(CNNMoney.com) -- Even in good times, the relationship between franchisors and their franchisees tends to be fraught. Toss in an economic downturn and things get downright nasty. Iconic brands are facing revolts in the trenches from owners fed up with their corporate parent.
Later this month, a Los Angeles jury trial will begin on a seven-years-old and still festering fight between UPS (UPS, Fortune 500) and a group of disgruntled franchisees of Mailboxes Etc., which UPS acquired in 2001. Quiznos recently settled a class-action lawsuit with its franchisees, while Burger King remains mired in a court battle with store owners over a $1 promotion for double cheeseburgers that cost more than a buck to produce.
Garth Snider, president of FranchiseOpportunities.com, a site that advertises franchises for sale, says the level of complaints by franchisees and franchisors alike "is commensurate with the hard economic times we're experiencing. This wasn't an issue three or four years ago, when there was plenty of money to go around, because franchisors weren't looking to be as aggressive with their pricing."
When margins are razor-thin and sales slip, disputes are more likely to blow up into major skirmishes. The Quiznos fight featured complaints that Quiznos forced franchisees to buy food and supplies at inflated prices while setting retail prices so low that store owners couldn't make a profit. Discounts -- like those Burger King offered on its double cheeseburgers -- are another flashpoint. T.G.I. Friday's had a small war with its franchisees last year over a two-month promotion that slashed sandwich prices to a money-losing $5 each.
"It's the divergence between generating volume by forcing your franchisees to charge lower prices and the net effect of that on the actual business owner, who still has to pay the same royalty and the same price for goods," says Justin Klein, a partner in Marks & Klein in Red Bank, N.J., and lead attorney for the Quiznos plaintiffs. "Essentially, it still costs you $5 to make the sandwich but you're forced to sell it at $3.95."
The pressures come on all sides. One of Klein's current franchisee clients is being forced by its parent company to extend operating hours -- even if those extra hours aren't profitable. "Forcing them to stay open longer means they have more employees there," he says.
Tish Reisman, owner of a Rita's Italian ice outpost in Tampa, Fla., is facing many of the typical franchisee frustrations. She signed with the Trevose, Pa.-based parent company in June 2007, paying $65,000 for a two-store agreement. Reisman grew up in Philadelphia and had a fondness for Rita's. She believed that in Florida "Italian ice would be a no-brainer."
The first store opened in March 2008. The problems began just six months later.
A competing Rita's opened five miles away. A corporate marketing campaign required her to stand in front of Wal-Mart and Kmart stores handing out coupons, sucking up time and resources she couldn't spare. Rita's requires her to sell every new flavor it introduces for 24 days -- even if it tanks.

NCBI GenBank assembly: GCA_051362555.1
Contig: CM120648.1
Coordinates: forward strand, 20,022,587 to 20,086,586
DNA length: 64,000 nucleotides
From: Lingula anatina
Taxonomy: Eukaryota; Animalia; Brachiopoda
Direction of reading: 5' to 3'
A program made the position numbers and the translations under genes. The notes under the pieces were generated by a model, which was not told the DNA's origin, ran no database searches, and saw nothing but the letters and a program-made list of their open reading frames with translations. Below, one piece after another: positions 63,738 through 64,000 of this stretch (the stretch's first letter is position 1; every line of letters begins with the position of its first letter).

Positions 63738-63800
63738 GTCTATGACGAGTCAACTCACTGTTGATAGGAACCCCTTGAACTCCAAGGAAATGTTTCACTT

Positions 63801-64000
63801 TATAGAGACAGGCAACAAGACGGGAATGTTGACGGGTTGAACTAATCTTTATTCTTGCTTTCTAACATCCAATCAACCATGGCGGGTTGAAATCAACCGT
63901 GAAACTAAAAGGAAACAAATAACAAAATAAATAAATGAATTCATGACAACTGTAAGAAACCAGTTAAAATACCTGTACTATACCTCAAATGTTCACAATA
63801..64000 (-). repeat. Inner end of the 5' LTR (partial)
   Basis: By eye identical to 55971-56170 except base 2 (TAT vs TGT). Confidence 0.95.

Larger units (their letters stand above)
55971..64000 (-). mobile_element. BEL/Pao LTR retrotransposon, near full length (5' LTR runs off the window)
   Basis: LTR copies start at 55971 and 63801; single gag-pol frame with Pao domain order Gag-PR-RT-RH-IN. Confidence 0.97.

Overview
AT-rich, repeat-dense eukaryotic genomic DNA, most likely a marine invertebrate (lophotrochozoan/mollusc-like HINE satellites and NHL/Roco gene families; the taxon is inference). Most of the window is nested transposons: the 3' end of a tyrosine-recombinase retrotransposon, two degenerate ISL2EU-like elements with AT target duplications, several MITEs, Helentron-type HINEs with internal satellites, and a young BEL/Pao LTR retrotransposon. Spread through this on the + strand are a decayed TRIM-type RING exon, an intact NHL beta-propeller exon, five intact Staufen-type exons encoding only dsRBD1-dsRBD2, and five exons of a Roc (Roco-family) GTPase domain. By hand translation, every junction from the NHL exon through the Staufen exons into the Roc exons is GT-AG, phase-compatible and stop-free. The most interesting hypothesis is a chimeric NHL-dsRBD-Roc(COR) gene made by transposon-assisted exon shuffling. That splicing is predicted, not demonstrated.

"In November, I had to sell caramel apple, which I was throwing away every two days," she recalls. Rita's projected waste from introducing new flavors is 7% and Reisman was given credit for that, but her actual waste was closer to 22%. "It would have been better if I could have decided what flavors would sell, rather than being forced to sell all of them."
Reisman lost $86,000 the first year she was in business and hasn't been able to afford to open her planned second store. She's sunk more $300,000 into the franchise. A single mother with four children, Reisman is worried about bankruptcy.
Jim Rudolph, CEO of Rita's, says the coupon program and new flavor introductions have been successful for other franchisees. The company has been working with Reisman, he says, getting her rent reduced, offering incentives to potential buyers of her franchise, and negotiating with banks on her behalf.
"I feel terrible for her, but we also cannot be responsible for the unfortunate situation she's gotten herself into," he says.
That's the common line franchisors take when store owners run into trouble: You're on your own.
Industry veteran says they've seen a few concessions to the economic downturn. "We're seeing franchisors responding by temporarily deferring royalty payments," says David Kaufmann, a franchise attorney and partner with Kaufmann Gildin Robbins & Oppenheim in Manhattan. "Some have escalated corporate contributions to marketing programs, some are letting franchisees that promised to open new units now push that further into the future."
But Quiznos attorney Klein expects that even when the economy recovers, franchisees and franchisors will continue warring over the financial terms of their arrangement.
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